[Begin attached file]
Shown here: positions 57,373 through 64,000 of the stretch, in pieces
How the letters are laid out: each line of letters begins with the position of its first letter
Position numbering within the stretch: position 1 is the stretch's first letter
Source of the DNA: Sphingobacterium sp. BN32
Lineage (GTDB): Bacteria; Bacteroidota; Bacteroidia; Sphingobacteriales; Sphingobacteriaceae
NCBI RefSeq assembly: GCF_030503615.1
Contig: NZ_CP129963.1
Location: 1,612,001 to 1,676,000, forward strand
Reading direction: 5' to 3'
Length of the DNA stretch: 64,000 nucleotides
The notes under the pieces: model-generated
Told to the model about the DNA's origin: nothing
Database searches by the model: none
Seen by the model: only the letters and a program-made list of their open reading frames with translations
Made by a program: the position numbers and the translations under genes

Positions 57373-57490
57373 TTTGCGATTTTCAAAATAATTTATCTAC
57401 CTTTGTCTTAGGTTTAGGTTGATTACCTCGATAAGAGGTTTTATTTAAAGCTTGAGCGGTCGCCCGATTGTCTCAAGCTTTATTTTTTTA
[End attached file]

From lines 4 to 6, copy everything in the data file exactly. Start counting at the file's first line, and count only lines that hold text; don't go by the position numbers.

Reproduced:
Source of the DNA: Sphingobacterium sp. BN32
Lineage (GTDB): Bacteria; Bacteroidota; Bacteroidia; Sphingobacteriales; Sphingobacteriaceae
NCBI RefSeq assembly: GCF_030503615.1